The Lifts

Waygood & Co. advertisement, 1902

Waygood & Co. advertisement, 1902

As early as 1895 a sub-committee, which had been appointed to look into alterations and improvements at the hospital, proposed “erect[ing] a new lift at £26”[1]. Six years later, in his history of the hospital, Capt. J. E. Acland made the case for installing a lift, to service the new operating room:

If, in connection with the operating room, a lift can be provided, large enough to take a patient lying on a bed or couch, it will be of the greatest benefit, not only to those having to undergo operations, but for the conveyance of all very infirm patients, and will entirely supersede the present system of carrying up and down stairs[2].

The desire for a lift was finally realised in 1902, with the contract going to R. Waygood & Co. of London. Waygood’s was established in Beaminster, Dorset, in 1833 and moved to London in 1840. In 1900 the company was registered as R. Waygood & Co. It later merged with the Otis Elevator Company and was to install the lifts on the Titanic[3].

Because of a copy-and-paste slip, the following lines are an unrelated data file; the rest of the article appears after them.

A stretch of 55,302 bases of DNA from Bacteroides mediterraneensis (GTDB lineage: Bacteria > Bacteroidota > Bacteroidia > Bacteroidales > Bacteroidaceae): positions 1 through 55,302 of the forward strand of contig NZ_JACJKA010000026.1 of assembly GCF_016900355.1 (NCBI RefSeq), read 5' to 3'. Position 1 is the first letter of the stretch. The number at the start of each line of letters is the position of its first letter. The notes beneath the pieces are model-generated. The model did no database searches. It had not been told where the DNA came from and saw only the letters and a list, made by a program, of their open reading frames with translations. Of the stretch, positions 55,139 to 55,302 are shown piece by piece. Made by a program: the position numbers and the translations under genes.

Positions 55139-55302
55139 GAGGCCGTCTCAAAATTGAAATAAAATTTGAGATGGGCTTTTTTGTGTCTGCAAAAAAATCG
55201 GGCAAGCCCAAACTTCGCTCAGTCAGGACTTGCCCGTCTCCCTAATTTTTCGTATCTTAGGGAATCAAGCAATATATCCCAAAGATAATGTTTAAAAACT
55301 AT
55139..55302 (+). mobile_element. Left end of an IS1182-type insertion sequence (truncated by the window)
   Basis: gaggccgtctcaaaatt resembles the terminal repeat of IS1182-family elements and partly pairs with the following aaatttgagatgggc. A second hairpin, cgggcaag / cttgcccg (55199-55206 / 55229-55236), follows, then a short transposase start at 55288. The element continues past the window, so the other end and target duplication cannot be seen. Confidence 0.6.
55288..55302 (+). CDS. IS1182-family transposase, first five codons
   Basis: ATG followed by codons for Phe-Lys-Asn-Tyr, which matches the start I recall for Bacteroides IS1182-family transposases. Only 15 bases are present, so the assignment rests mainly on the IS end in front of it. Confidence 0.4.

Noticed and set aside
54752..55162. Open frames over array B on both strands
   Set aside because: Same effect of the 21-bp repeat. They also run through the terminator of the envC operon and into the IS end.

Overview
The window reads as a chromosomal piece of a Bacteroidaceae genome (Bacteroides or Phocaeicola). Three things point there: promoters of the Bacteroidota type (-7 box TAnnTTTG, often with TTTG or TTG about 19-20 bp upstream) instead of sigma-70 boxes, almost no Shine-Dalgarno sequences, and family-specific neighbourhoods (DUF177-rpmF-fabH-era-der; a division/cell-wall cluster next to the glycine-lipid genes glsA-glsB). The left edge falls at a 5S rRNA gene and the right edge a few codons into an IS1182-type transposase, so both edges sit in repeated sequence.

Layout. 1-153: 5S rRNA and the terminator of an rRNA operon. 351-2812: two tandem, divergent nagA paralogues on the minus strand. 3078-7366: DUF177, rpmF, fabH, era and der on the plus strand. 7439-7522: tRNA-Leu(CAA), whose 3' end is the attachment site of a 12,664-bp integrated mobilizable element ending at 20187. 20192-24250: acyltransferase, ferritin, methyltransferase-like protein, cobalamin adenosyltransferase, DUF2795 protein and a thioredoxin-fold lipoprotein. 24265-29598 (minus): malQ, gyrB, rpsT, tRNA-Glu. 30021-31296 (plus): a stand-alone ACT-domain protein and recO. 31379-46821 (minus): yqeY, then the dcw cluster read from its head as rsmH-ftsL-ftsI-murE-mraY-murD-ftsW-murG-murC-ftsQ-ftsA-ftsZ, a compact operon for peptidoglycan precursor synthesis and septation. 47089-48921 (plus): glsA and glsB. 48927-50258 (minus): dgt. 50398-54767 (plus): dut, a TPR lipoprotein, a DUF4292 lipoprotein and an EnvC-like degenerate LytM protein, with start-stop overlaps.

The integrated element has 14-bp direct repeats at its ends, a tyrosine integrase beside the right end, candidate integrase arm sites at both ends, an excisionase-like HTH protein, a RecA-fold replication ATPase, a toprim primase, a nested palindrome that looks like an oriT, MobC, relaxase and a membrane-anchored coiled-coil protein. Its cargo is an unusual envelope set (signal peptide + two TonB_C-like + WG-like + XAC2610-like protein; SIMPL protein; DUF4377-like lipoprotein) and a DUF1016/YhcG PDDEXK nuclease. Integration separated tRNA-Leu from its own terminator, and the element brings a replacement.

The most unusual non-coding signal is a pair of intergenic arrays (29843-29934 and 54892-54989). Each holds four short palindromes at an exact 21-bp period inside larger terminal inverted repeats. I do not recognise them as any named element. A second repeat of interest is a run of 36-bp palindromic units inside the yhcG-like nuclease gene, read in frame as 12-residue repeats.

In the hospital’s 1902 annual report (published in 1903), Capt. Acland recorded that:

The Lift, supplied by Messrs. Waygood, of London, adjoins the anaesthetic room, and is large enough to take a patient lying on a couch. It is a hand-power lift, and can be worked either from above or below or from the case itself, and has already proved extremely useful, avoiding the necessity of carrying patients up and down the stairs on a stretcher[4].

The hand-power lift cost £100. It was to stay in use until the 1920s, when concerns were expressed about its reliability and safety.

At the annual governors’ meeting in February 1923 the honorary physician, Dr. William Burroughs Cosens, announced that he was going to start “a begging campaign in order to get a thousand pounds for the provision of a lift”. This would, he said, “save a deal of labour and add greatly to the comfort of the patients who had to be removed from the basement of the building to the top”. Dr. Cosens went on to explain that the creaking of the rope attached to the hand lift had become “very disconcerting”. The first donation to the fund was from a Mrs. R. S. Comben, who said she had been “a victim of the hand lift”  [5]. Over £1,000 was raised to replace it with electrically powered equipment in 1925[6].

Image ©



[1] Dorset County Hospital annual report for 1895 (published 1896), NG/HH/DO(C)/2/1/1, page 5

[2] John Acland, A Short History of the Dorset County Hospital, 1902, page 26

[3] See for the history of R. Waygood & Co.

[4] Dorset County Hospital annual report for 1902 (published 1903), NG/HH/DO(C)/2/1/1, page 5

[5] Western Gazette, 23 February 1923, page 8

[6] Western Gazette, 5 March 1926, page 10; Dorset County Hospital annual report for 1925, (published 1926), NG/HH/DO(C)/2/1/2, page 10